|Desert Holly (Atriplex hymenelytra) leaves and bracts|
About 100-200, see text
Armola (Kirschl.) Montandon
Atriplex (pron.: // Á-tri-plex) is a plant genus of 100-200 species, known by the common names of saltbush and orache (or orach). The genus is quite variable and widely distributed. It includes many desert and seashore plants and halophytes, as well as plants of moist environments. The goosefoot subfamily (Chenopodioideae) of the Amaranthaceae, in which the genus Atriplex is placed in the APG II system, was formerly considered a distinct family (Chenopodiaceae).
Saltbushes are extremely tolerant of salt content in the ground: their name derives from the fact that they retain salt in their leaves, which makes them of great use in areas affected by soil salination.
Atriplex species are used as food plants by the larvae of some Lepidoptera species; see the list of Lepidoptera which feed on Atriplex. For spiders such as Phidippus californicus and other arthropods, saltbush plants offer opportunities to hide and hunt in habitat that is otherwise often quite barren.
Use by humans 
Many species are edible. However, the favored species for human consumption is Garden Orache (A. hortensis). Use of Atriplex as food is known since at least the late Epipaleolithic (Mesolithic). The Ertebølle culture presumably used Common Orache (A. patula) as a vegetable (A. patula is attested as an archaeophyte in northern Europe). In the biblical Book of Job, mallûḥa (מַלּ֣וּחַ, probably Mediterranean Saltbush, A. halimus, the major culinary saltbush in the region) is mentioned as food eaten by social outcasts (Job 30:4). Grey Saltbush (A. cinerea) is used as bushfood in Australia since prehistoric times. Chamiso (A. canescens) and Shadscale (A. confertifolia) were eaten by Native Americans, and Spearscale (A. hastata) was a food in rural Eurasia.
The plant grows 1–2 m (3–6 ft) in height and the leaves are used cooked or in salads. It was commonly grown in Mediterranean regions from early times until spinach became the more favored leaf vegetable. The leaves can come in red, white and green varieties. It is commonly grown as a warm weather alternative to spinach because it is more tolerant of heat and slower to bolt in warm weather. The green leaves were once used to color pasta in Italy. Another common use of orach is to balance out the acidic flavor of sorrel.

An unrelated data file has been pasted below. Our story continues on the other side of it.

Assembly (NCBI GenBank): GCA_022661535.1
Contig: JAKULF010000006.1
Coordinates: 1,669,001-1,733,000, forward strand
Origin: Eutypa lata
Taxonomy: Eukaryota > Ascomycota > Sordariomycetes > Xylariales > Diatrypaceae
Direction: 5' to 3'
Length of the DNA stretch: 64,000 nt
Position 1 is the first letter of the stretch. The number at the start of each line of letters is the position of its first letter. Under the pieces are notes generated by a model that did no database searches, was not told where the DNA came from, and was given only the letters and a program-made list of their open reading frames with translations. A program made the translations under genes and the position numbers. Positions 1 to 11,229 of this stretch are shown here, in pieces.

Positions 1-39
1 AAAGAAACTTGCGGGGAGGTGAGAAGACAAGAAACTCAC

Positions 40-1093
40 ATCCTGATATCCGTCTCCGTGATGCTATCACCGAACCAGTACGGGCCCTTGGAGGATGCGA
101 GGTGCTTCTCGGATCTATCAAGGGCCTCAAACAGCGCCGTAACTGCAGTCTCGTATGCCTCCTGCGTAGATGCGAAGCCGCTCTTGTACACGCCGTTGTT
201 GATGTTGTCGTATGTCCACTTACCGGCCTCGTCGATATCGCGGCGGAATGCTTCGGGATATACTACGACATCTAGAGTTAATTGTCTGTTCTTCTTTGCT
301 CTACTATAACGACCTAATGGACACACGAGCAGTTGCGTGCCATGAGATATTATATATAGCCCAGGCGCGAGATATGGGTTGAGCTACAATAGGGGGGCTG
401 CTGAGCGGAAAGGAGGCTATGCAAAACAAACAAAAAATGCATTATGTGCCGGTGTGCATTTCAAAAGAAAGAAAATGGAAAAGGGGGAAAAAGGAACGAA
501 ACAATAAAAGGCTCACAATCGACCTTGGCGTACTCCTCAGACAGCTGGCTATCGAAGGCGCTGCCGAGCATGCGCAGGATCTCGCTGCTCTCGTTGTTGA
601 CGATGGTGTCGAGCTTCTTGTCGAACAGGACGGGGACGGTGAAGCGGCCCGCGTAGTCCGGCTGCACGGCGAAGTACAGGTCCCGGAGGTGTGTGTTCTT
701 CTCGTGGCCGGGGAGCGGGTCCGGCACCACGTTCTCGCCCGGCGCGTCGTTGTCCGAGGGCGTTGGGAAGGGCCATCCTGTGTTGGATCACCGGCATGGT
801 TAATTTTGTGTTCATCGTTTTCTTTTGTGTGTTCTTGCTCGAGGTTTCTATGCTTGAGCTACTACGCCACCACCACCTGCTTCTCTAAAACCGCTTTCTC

Meat from sheep which have grazed on saltbush has surprisingly high levels of vitamin E, is leaner and more hydrated than regular lamb and has consumer appeal equal to grain-fed lamb. The vitamin E levels could have animal health benefits while extending the shelf-life and maintaining the fresh red colour of saltbush lamb. This effect has been demonstrated for Old Man Saltbush (A. nummularia) and River Saltbush (A. amnicola). For reasons unknown, sheep seem to prefer the more fibrous, less nutritious River Saltbush.
Saltbushes are also used as an ornamental plant in landscaping and can be used to prevent soil erosion in coastal areas. Old Man Saltbush has also been successfully used to rehabilitate old mining sites around Lightning Ridge (Australia).
Selected species 
Formerly placed here 
- Chenopodium album L. (as A. alba or A. viridis)
- Chenopodium oahuense (Meyen) Aellen (as A. oahuensis Meyen)
- Halimione pedunculata (as A. pedunculata)
- Halimione portulacoides (L.) Aellen (as A. portulacoides L.)
- Manochlamys albicans (Aiton) Aellen (as A. albicans Aiton)
- "Genus: Atriplex L.". Germplasm Resources Information Network. United States Department of Agriculture. 2007-10-05. Retrieved 2010-10-30.
- Sunset Western Garden Book, 1995:606–607
- Quattrocchi, Umberto (2000). CRC World Dictionary of Plant Names. I: A-C. CRC Press. p. 232. ISBN 978-0-8493-2675-2.
- Mistranslated as "mallows" in the King James Bible and as Nesseln (nettles) in the Luther Bible
- Davidson (1999)
- Norman et al. (2004), Pearce & Jacob (2004)
- Tasmanian name, also transcribed trucanini, trucaninny, trugannini, trugernanna, etc. The plant was the namesake for Truganini, among the last of her people.
- Gudrun Kadereit, Evgeny V. Mavrodiev, Elizabeth H. Zacharias & Alexander P. Sukhorukov: Molecular phylogeny of Atripliceae (Chenopodioideae, Chenopodiaceae): Implications for systematics, biogeography, flower and fruit evolution, and the origin of C4 Photosynthesis. - American Journal of Botany 97(10): 1664-1687, 2010.
- "GRIN Species Records of Atriplex". Germplasm Resources Information Network. United States Department of Agriculture. Retrieved 2010-10-30.
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|Wikispecies has information related to: Atriplex|
- Davidson, Alan (1999): Orach. In: Oxford Companion to Food: 556. ISBN 0-19-211579-0
- Everitt, J.H.; Lonard, R.L., Little, C.R. (2007). Weeds in South Texas and Northern Mexico. Lubbock: Texas Tech University Press. ISBN 0-89672-614-2
- Pearce, Kelly & Jacob, Robin (2004): Saltbush lifts sheep meat vitamin content. Farming Ahead 153(October): 63. PDF fulltext
- Norman, Hayley C.; Freind, Colby; Masters, David G.; Rintoul, Allan J.; Dynes, Robyn A. & Williams, Ian H. (2004): Variation within and between two saltbush species in plant composition and subsequent selection by sheep. Aust. J. Agr. Res. 55(9): 999–1007. doi:10.1071/AR04031 (HTML abstract)